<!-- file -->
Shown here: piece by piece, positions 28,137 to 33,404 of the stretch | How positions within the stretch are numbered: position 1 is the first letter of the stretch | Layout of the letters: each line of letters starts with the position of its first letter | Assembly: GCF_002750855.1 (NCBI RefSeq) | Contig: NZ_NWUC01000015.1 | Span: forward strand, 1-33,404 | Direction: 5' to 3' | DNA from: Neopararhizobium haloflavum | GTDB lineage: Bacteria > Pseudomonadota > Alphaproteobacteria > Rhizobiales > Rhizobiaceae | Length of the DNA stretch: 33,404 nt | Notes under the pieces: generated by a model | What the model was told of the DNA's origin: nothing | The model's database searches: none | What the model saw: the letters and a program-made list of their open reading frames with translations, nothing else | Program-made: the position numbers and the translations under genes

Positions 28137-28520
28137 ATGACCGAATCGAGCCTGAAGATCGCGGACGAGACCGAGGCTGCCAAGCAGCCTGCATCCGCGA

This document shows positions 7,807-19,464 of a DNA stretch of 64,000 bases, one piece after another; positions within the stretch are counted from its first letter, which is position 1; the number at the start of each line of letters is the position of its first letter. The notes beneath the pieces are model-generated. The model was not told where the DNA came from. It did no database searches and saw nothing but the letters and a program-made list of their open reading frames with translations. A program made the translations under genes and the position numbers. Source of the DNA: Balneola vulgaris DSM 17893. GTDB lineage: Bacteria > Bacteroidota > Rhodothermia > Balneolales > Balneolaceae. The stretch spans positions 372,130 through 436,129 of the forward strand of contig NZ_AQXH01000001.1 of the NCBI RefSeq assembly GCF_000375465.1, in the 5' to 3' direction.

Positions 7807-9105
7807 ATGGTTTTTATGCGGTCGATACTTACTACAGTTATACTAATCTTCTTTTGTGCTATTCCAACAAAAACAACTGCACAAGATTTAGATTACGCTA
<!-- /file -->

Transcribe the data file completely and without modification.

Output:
Shown here: piece by piece, positions 28,137 to 33,404 of the stretch | How positions within the stretch are numbered: position 1 is the first letter of the stretch | Layout of the letters: each line of letters starts with the position of its first letter | Assembly: GCF_002750855.1 (NCBI RefSeq) | Contig: NZ_NWUC01000015.1 | Span: forward strand, 1-33,404 | Direction: 5' to 3' | DNA from: Neopararhizobium haloflavum | GTDB lineage: Bacteria > Pseudomonadota > Alphaproteobacteria > Rhizobiales > Rhizobiaceae | Length of the DNA stretch: 33,404 nt | Notes under the pieces: generated by a model | What the model was told of the DNA's origin: nothing | The model's database searches: none | What the model saw: the letters and a program-made list of their open reading frames with translations, nothing else | Program-made: the position numbers and the translations under genes

Positions 28137-28520
28137 ATGACCGAATCGAGCCTGAAGATCGCGGACGAGACCGAGGCTGCCAAGCAGCCTGCATCCGCGA

This document shows positions 7,807-19,464 of a DNA stretch of 64,000 bases, one piece after another; positions within the stretch are counted from its first letter, which is position 1; the number at the start of each line of letters is the position of its first letter. The notes beneath the pieces are model-generated. The model was not told where the DNA came from. It did no database searches and saw nothing but the letters and a program-made list of their open reading frames with translations. A program made the translations under genes and the position numbers. Source of the DNA: Balneola vulgaris DSM 17893. GTDB lineage: Bacteria > Bacteroidota > Rhodothermia > Balneolales > Balneolaceae. The stretch spans positions 372,130 through 436,129 of the forward strand of contig NZ_AQXH01000001.1 of the NCBI RefSeq assembly GCF_000375465.1, in the 5' to 3' direction.

Positions 7807-9105
7807 ATGGTTTTTATGCGGTCGATACTTACTACAGTTATACTAATCTTCTTTTGTGCTATTCCAACAAAAACAACTGCACAAGATTTAGATTACGCTA